So this year, I read about the reddit gift exchange for teachers early enough to sign up.  I really didn't know what to ask for---any basic school supplies would have been appreciated.  I couldn't have asked for my first experience with reddit to be better--not only did it warm my heart, but it taught my students a valuable lesson in kindness.

My secret Santa, Edmund, was incredible.  When we were matched up, he emailed me asking for more specific ideas about what would be helpful.  (He said it had been a while since he had been in school--I loved that!)  I wasn't much help with my reply--colored pencils, books, a set of Mr. Sketch markers.   I knew that we would use whatever he decided to send.

Then about two weeks ago, I got a call from the office asking me to send a student down to pick up a box that had been delivered.  I started mentally cataloging my recent Amazon orders, but nothing came to mind.   So when the student returned with a huge box, I was surprised.  As I started to open it, I realized that it was my reddit teacher gift!  I stopped what I was doing to tell the class how a stranger out in the world had sent us some gifts--just because---not to get anything, not because he had to, just because.  (Of course, I had a famous "marshmallow moment" and had a few tears trickle down my face......I used to be as tough as nails, but I think old age has turned my insides to mush--I warn my classes about it now because I cry over touching things all the time.)  We couldn't believe how many things we had received:  pens, pencils, paper, a pack of the Mr. Sketch markers.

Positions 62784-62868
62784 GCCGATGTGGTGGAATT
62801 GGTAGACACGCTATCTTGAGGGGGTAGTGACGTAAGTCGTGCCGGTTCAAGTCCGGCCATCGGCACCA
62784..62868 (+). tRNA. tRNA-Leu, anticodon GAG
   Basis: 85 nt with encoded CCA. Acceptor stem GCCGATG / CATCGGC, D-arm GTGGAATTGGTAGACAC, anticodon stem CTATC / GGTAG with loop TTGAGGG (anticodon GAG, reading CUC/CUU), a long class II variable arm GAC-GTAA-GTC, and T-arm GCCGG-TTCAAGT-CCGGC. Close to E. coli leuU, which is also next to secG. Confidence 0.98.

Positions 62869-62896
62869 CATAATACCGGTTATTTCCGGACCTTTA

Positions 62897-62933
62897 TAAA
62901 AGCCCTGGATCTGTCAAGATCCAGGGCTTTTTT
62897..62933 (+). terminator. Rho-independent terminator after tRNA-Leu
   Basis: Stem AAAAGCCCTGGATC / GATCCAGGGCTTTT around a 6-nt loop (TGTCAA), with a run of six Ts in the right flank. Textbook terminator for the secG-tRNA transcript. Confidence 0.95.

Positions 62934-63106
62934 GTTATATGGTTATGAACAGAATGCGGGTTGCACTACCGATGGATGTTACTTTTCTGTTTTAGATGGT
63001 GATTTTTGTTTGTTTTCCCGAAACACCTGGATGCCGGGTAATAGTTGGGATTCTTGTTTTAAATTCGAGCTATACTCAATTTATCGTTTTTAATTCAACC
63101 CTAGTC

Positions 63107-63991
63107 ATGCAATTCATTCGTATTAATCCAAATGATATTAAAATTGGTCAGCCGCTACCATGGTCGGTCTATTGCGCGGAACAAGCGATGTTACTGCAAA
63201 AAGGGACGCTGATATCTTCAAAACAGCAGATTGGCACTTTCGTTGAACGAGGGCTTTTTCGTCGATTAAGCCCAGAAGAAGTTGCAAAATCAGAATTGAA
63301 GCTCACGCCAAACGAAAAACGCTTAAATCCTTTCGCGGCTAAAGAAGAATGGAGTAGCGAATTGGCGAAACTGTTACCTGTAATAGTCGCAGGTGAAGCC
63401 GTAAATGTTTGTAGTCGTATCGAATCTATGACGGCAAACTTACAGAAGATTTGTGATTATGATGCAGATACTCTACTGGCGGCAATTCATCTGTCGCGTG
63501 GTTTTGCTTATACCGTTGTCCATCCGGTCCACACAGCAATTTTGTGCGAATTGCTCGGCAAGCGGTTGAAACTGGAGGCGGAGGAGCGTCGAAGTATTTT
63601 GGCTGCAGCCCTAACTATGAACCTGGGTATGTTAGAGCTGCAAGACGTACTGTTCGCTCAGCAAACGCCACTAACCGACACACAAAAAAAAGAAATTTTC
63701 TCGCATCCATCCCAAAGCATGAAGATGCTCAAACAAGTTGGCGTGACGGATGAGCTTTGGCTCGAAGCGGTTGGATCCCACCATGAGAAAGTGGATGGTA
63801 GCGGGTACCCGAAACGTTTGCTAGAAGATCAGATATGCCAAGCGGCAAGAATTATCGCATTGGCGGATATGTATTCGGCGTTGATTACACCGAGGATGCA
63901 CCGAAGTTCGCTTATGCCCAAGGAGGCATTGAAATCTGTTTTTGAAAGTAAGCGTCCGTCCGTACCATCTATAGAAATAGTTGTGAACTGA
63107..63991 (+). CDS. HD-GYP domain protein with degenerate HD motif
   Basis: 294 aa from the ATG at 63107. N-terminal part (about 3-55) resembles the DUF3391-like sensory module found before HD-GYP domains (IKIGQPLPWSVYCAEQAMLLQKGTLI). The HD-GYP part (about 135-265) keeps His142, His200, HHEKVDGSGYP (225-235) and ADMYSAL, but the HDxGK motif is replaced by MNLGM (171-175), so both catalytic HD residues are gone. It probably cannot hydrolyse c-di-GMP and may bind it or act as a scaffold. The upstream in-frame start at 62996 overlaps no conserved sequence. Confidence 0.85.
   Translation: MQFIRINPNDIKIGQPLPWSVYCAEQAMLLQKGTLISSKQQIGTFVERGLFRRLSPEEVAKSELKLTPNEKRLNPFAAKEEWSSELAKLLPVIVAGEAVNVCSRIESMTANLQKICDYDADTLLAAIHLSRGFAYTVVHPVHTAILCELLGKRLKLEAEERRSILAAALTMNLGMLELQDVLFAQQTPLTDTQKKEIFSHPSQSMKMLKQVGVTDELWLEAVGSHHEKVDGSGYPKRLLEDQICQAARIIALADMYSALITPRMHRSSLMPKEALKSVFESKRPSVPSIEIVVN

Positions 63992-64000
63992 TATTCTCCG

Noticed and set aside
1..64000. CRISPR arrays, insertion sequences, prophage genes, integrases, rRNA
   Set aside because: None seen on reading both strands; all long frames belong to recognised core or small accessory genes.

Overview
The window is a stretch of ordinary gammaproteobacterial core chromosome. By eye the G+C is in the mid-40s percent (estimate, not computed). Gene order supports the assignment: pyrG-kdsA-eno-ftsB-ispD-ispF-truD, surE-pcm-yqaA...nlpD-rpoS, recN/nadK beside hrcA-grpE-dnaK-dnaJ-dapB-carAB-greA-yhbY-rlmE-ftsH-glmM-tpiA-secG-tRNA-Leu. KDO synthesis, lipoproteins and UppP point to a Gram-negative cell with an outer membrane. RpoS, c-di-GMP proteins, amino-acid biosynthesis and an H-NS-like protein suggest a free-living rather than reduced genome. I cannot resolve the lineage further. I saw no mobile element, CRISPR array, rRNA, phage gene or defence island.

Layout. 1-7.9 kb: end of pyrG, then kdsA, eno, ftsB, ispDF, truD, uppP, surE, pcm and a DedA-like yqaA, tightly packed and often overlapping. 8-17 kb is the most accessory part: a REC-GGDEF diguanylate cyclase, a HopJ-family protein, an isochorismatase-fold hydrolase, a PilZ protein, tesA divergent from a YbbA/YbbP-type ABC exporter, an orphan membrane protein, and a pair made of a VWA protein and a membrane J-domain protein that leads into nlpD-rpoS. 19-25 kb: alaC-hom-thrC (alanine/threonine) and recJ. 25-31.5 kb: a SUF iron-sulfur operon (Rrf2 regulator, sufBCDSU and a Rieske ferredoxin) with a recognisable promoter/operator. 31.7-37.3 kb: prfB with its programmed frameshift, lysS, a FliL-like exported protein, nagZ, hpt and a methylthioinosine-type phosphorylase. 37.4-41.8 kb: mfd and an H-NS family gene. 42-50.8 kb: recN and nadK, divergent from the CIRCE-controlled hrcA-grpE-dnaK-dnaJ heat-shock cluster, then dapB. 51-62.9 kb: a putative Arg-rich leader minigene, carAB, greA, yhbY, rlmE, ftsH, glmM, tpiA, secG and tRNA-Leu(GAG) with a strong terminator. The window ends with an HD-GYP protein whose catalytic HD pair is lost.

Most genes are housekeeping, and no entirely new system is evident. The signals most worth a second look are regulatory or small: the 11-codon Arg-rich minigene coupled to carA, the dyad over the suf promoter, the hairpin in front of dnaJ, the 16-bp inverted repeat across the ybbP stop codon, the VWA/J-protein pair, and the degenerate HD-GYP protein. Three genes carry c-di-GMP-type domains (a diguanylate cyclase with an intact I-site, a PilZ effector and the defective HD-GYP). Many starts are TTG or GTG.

The kids applauded spontaneously and one of them suggested we write thank you notes.  So, we stopped Social Studies and got about the business of expressing gratitude.....I think it was an excellent trade off.  I gave everyone a few pens and pencils...which made them super happy--my kiddos love pens this year.

But it wasn't over.   The following week 4 sets of Crayola colored pencils arrived---boxes of 50!  I go through tons of colored pencils every year.....such a useful and fabulous gift.  I will be able to refill my colored pencil pails with ease.

And it still wasn't over.   Today a giant box of books arrived.    The kids have already called dibs on the ones that they spotted as they were peering over my shoulder.  Could there be a better moment for a teacher?!?!?